“Senor Ruy Varega?”

“Yes. How can I help you?”

“I read your booklet for the first time recently, and what you said there intrigues me. I had to come and see you at once. Can you spare some of your precious time to answer some questions for me?”

After a brief delay, Varega invited the visitor to enter the parlor and take a sofa chair. He himself sat down across from Erico, on a simple blue ottoman. “What can I do for you?” began the spiritualist with a friendly smile.

The doctor decided it was best to be as candid as possible. “I am a psychotherapist new to Recife. I have always been attracted to the area you write about, in particular that of non-physical communication. Messages from the dead have especially fascinated me. Are they possible, and by what means are they accomplished? Until now there has been no opportunity for me to explore such matters on my own.”

“What do you want or expect from me, then?” inquired Ruy Varega bluntly, his eyes scanning the other’s face carefully.

At a loss as to what to say next, the visitor stalled for time with a question. “How was it that you yourself became involved with unseen forces and influences?”

Varega drew a long breath, then proceeded to describe his life up to that time.

“I was born and raised in Recife, so it was hard for me to avoid contact with or knowledge of these things. What in the South is termed Macumba has other names here in the Northeast. Close by in the state of Bahia it is called Condomble. But in Pernambuco they call their ritual observances Xango. Do you know what I am referring to and what it consists of, sir?”

“The summoning of spirits for communication and healing purposes,” answered Erico. “That is the basis for it in folklore. Many elements are of African origin, I have read. They were combined with practices from elsewhere here in this region, over several centuries. There are many practitioners and believers, I understand.”

The spiritualist bristled as if provoked. “That is a simplified version of what happened. It leaves out much. I am a part of he Umbanda movement. Our methods are refined and advanced, without any superstition attached. We have been a national association of genuine spiritualists since back in the 1860’s. Our federation was founded in 1884. We have studied communication with spirits for a long time and have developed well-tested methods of making contact.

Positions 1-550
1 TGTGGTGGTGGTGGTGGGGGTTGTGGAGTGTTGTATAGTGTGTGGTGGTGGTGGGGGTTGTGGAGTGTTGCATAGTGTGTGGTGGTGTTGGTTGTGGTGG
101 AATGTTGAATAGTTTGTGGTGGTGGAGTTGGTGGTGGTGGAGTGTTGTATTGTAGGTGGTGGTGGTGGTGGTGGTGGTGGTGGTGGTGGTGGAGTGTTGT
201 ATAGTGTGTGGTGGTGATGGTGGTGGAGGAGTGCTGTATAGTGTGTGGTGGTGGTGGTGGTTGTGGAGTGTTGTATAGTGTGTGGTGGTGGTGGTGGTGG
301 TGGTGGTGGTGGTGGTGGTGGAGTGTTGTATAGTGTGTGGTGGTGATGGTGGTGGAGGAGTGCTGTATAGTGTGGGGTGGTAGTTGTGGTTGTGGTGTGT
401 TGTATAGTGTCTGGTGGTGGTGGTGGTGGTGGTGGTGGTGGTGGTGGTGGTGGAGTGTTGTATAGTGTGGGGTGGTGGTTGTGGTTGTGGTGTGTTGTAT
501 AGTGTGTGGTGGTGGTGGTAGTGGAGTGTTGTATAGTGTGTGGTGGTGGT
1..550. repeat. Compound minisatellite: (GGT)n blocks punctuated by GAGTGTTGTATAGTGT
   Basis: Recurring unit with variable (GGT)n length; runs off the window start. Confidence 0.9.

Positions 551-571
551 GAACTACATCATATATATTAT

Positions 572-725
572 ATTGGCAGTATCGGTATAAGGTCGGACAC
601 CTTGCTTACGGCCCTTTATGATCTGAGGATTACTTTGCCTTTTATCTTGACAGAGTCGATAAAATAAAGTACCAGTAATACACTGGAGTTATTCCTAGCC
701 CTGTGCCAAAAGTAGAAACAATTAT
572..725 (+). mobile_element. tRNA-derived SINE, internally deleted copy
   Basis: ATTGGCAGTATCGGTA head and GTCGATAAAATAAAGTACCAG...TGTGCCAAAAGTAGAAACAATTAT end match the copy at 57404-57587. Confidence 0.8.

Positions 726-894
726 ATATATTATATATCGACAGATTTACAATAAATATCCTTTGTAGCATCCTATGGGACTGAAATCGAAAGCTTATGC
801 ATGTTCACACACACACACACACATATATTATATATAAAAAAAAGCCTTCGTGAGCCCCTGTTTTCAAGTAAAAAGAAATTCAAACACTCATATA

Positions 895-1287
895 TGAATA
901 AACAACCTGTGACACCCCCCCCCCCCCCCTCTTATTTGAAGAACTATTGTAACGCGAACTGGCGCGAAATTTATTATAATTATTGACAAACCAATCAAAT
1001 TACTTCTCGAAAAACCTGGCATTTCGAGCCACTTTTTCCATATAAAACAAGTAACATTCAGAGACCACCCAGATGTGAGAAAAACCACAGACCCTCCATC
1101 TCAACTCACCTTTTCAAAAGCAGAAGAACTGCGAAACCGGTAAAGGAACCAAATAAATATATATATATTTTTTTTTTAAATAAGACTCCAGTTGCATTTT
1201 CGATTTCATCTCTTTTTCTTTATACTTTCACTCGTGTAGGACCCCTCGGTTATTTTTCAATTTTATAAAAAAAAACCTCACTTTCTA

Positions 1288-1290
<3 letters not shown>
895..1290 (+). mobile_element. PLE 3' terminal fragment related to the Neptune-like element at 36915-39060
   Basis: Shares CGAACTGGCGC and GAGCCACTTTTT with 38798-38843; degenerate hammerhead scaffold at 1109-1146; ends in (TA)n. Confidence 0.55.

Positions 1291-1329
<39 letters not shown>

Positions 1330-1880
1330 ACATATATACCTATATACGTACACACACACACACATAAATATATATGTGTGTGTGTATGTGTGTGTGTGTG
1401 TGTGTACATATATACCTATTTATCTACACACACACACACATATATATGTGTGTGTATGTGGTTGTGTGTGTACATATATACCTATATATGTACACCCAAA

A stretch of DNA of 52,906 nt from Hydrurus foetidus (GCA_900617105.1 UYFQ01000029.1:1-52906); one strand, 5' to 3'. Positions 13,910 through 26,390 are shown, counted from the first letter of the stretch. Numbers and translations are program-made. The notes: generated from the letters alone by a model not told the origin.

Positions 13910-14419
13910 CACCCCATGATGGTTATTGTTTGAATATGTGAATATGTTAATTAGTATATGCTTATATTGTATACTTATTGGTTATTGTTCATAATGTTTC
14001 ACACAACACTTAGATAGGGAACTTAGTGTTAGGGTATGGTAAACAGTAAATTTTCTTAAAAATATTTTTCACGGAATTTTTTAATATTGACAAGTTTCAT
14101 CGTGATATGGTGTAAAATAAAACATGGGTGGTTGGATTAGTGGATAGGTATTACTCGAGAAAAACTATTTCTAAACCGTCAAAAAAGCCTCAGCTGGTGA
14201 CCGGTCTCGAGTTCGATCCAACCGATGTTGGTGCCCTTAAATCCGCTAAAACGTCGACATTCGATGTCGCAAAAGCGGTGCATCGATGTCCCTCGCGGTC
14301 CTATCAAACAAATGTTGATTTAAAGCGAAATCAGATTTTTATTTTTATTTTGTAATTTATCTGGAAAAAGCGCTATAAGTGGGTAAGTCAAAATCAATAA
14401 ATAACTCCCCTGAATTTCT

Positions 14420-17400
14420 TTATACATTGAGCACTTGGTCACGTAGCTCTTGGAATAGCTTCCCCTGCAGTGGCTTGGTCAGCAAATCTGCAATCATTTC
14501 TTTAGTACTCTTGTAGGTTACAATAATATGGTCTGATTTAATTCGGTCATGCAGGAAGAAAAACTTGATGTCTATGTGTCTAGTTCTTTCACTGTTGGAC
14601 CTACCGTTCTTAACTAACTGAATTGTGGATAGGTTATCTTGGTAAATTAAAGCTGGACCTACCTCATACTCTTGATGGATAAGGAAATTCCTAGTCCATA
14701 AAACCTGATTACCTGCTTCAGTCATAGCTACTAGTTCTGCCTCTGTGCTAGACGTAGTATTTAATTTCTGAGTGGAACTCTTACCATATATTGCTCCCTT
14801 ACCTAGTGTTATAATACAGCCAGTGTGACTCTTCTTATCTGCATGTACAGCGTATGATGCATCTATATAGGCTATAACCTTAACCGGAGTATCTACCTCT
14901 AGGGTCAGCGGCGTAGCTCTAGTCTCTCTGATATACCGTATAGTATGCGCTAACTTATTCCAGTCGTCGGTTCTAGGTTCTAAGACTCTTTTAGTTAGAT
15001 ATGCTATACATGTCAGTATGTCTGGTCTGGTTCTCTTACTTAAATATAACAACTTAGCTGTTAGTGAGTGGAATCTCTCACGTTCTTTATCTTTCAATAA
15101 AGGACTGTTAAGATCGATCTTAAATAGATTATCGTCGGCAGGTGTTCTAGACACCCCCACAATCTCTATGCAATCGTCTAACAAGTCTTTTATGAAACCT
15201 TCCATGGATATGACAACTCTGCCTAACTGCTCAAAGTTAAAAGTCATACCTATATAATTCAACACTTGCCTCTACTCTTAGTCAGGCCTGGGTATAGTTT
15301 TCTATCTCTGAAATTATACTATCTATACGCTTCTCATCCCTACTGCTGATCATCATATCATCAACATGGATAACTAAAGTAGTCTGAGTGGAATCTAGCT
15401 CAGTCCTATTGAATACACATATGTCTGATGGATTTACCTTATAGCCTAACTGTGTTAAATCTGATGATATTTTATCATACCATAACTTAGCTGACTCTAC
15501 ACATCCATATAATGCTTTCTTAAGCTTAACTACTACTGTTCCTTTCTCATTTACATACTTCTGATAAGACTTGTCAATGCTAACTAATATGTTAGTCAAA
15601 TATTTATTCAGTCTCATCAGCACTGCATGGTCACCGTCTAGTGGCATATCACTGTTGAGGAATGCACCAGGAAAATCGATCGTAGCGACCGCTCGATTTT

“In fact, I myself have accomplished major advances in establishing methods of extrasensory linkage. My group is far ahead of all others in Pernambuco state. We are the leading pioneers in all of Brazil. My practice rests on solid foundations.” He gazed intently at Caminha for a number of seconds, his curiosity stirred by the unusual medico.”Tell me, would you like to attend our weekly general meeting tonight?”

“Yes,” replied Erico with an eager grin. “I am greatly interested in witnessing it for myself.” He was sure Olava Amado would be there for him to observe and later talk to.

Less than twenty people, mostly men, were present in the rented storeroom. Erico saw Manoel’s twin sister sitting at the end of a row of folding chairs in the rear, a sort of ladies’ section. He nodded a greeting to her, then took a vacant seat in the same row.

Ruy Varega emerged from a door, went to a chair facing the audience, and occupied it. Several seconds of exploratory stares came to an end when he started to speak in a mild, pleasant tone.

“All of us know why we are here: to make contact with particular loved ones who have joined the dead. It is with their disembodied souls we wish to communicate, and that desire is only natural. Are they happy or miserable with their fate? What can they teach us about our own futures? Surely their knowledge far exceeds ours. They are our main connection to the unseen world.

“The principles of Umbanda can help establish links to the departed through the spirit messengers we know as the Orixas. Our knowledge of the latter is far beyond the old African traditions of the slave population transported to Brazil. We modern spiritualists have developed a science of supernatural communication, perfecting techniques for sending and receiving messages through the Orixas. These spirits whom we petition can warn us of dangers or advise us of prospects and opportunities.” He stopped, scanning the audience and evaluating each attendee. Finally, he addressed them again.

“I invite each of you to schedule a private session with me,” he grinned. “My goal is to link all my followers with their loved ones who have passed on.”

Erico watched as Olava went forward, the first of the audience to accept the invitation. He decided to do the same as the next step in his investigation of the twins.

One by one, individuals made arrangements with Varega. The latter wrote down their names and appointment time on his calendar. Olava had left for home by the time the doctor set himself down for a session in late afternoon the following day.

Manoel Amado made a surprise visit to the office early the next morning. His darkened face had a cast of sorrow and anger to it.

Erico ushered him into the therapeutic chamber. He would have no appointments of his own that morning. The two men sat down in chairs facing each other. “Has anything happened that needs immediate attention?” inquired the doctor.

Amado did not answer at once, taking time to formulate a revelation. “I know you attended the meeting last night. You see, I followed my sister there, at a distance and making sure no one saw me. I hovered outside in the street for the duration of the affair. When Olava came out, I ducked behind a corner. But she was waiting for Varega. Then, that monster walked with her to his apartment. I stayed there all night in the street, evading the police patrols that passed by.”